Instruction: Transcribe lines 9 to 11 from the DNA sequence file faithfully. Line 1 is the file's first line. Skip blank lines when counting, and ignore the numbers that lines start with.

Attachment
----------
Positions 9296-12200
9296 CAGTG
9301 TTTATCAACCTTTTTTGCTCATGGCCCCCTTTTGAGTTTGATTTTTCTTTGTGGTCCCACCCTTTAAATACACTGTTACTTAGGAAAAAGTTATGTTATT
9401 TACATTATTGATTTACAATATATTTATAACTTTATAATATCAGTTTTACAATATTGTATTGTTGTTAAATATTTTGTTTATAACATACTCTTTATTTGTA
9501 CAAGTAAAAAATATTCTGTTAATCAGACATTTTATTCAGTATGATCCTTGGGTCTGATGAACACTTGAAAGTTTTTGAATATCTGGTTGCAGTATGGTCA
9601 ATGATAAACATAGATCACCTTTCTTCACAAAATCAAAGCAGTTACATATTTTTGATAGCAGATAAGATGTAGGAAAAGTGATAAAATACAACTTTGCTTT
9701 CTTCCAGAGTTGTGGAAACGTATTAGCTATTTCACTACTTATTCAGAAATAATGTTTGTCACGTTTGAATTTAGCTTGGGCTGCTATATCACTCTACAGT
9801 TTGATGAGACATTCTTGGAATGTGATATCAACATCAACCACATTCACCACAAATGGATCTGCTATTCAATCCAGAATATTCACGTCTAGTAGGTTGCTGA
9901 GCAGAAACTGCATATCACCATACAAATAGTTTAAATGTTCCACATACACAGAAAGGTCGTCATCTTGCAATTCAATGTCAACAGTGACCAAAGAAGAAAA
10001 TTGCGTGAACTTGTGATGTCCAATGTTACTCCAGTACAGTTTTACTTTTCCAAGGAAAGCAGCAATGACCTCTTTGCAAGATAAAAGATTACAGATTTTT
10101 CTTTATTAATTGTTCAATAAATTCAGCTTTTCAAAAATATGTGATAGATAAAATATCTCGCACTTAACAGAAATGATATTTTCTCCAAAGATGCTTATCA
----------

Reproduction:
9901 GCAGAAACTGCATATCACCATACAAATAGTTTAAATGTTCCACATACACAGAAAGGTCGTCATCTTGCAATTCAATGTCAACAGTGACCAAAGAAGAAAA
10001 TTGCGTGAACTTGTGATGTCCAATGTTACTCCAGTACAGTTTTACTTTTCCAAGGAAAGCAGCAATGACCTCTTTGCAAGATAAAAGATTACAGATTTTT
10101 CTTTATTAATTGTTCAATAAATTCAGCTTTTCAAAAATATGTGATAGATAAAATATCTCGCACTTAACAGAAATGATATTTTCTCCAAAGATGCTTATCA